During his lifetime Howard Hughes was called the world’s most secretive man. In many ways the public image he presented to the world of playboy-movie producer and aircraft designer and builder extraordinaire remained forever young.
In truth, no one, not even his company’s top executives had actually seen him for almost a decade.
Hughes started out in Los Angeles as a teen-age mogul in 1926. He was orphaned at age 18 and heir to millions of dollars based on a tiny drill bit his father invented.
“We don’t have a monopoly. Anyone who wants to dig a well without a Hughes bit can always use a pick and shovel,” he said.
He arrived in Hollywood eager to pursue his passions which included movies, airplanes and women. The playboy producer-director rose to glory with a series of big hits including Scarface, The Outlaw and Hell’s Angels. At his openings he was often spotted with Tinseltown bombshells like Jean Harlow and Jane Russell on his arm.
Hughes was also a flying ace, a dapper young pilot sporting a stylish leather jacket and his classic fedora tilted across his forehead. Pictured with racing planes he designed and built himself, Hughes broke land-speed records in 1935 and topped them off with an around-the world flight in 1938. He was making history in the skies and coming home to ticker-tape parades.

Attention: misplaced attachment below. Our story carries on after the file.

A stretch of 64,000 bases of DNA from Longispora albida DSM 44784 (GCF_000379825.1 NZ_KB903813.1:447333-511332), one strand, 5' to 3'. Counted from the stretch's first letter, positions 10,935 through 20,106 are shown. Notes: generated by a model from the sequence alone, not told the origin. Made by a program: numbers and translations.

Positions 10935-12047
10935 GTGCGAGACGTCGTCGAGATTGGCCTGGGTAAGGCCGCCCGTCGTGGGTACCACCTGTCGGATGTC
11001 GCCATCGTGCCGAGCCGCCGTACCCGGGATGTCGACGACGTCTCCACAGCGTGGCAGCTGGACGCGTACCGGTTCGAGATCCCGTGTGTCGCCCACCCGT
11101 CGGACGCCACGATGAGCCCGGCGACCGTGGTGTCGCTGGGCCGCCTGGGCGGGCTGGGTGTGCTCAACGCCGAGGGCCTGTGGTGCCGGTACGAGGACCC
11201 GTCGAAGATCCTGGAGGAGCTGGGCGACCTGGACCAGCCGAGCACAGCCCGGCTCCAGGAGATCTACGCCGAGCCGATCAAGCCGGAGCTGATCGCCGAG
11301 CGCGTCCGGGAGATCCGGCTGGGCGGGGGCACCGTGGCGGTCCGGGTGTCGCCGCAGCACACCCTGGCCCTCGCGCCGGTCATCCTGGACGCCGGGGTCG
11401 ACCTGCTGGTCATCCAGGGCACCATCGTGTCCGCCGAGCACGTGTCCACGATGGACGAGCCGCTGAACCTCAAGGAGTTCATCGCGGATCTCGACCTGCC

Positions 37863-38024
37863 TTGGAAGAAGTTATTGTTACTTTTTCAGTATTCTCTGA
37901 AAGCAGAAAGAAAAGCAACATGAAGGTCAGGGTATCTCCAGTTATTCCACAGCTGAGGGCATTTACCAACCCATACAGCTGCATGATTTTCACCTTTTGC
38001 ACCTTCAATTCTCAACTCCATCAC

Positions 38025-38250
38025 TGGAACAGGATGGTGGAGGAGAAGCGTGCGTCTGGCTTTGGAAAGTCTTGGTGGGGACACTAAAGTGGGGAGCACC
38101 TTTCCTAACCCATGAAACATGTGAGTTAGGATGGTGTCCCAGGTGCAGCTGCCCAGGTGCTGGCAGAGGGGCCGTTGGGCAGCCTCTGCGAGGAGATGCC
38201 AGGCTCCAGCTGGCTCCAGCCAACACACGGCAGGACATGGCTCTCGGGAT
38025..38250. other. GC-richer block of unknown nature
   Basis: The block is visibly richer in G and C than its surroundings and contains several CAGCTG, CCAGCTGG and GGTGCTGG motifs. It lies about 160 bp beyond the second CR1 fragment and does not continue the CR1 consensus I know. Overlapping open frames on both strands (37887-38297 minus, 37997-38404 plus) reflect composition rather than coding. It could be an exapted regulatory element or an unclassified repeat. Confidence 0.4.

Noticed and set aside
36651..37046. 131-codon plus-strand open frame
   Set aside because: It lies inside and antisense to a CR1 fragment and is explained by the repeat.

He also used his aviator fame as sexual lure.
“I would call it ingenious,” actress Marlene Dietrich said. “He tried to work a flight into his first date with a woman if at all possible.”
In 1946, Hughes life began collapsing. Test-piloting an air force plane he designed himself Hughes lost control and crashed, barely surviving.
He subsequently piloted the Hercules in 1947, a military transport he was contracted to build for the government and popularly known as the Spruce Goose. The flight lasted one mile before the plane went down in 165 feet of water.
Scandal only added to his issues. Hughes was brought before a United States Senate investigating committee, accused of war-profiteering and political payoffs.
He went into complete seclusion in 1950.
The following decade he refused to show up in court for antitrust charges relating to TWA airline which he owned and then lost control of by default. In 1966, he sold his shares for more than $500 million.
In many ways Hughes was a Renaissance man who dove off the board and into a pool of secrecy and addiction.
He was a brilliant, billionaire junkie, hooked for two decades after a 1946 plane crash on codeine and tranquilizers.
He ended his days living in a darkened bedroom in his Las Vegas penthouse. Hughes could be found lying on disheveled sheets that hadn’t been changed in months, propped up by two pillows and insulated by a layer of paper towels on a double bed.
“I’m not a paranoid deranged millionaire. Goddamit, I’m a billionaire,” he said.
On July 23, 2020, Profiles in History offered the Howard Hughes auction.
Here are some current values.
Gelatin Silver Print; portrait photograph; head-and-shoulders; 11 inches by 14 inches; 1949; $1,320.
Gelatin Silver Print; portrait photograph; head-and-shoulders; 11 inches by 13 ¾ inches; circa 1930s; $1,320.
Wool jacket; signature two-tone jacket worn while piloting the Spruce Goose; custom-made, two-tone beige wool; circa 1940s; $89,600.
Fedora; personal trademark; brown felt hat; $51,200.
Gelatin Silver Print; portrait photograph; Hughes at his desk; 11 inches by 13 ¾ inches; $992.
Rosemary McKittrick is a storyteller. For 27 years she has brought the world of collecting to life in her column. Her LiveAuctionTalk.com website is a mother lode of information about art, antiques and collectibles. Rosemary received her education in the trenches working as a professional appraiser.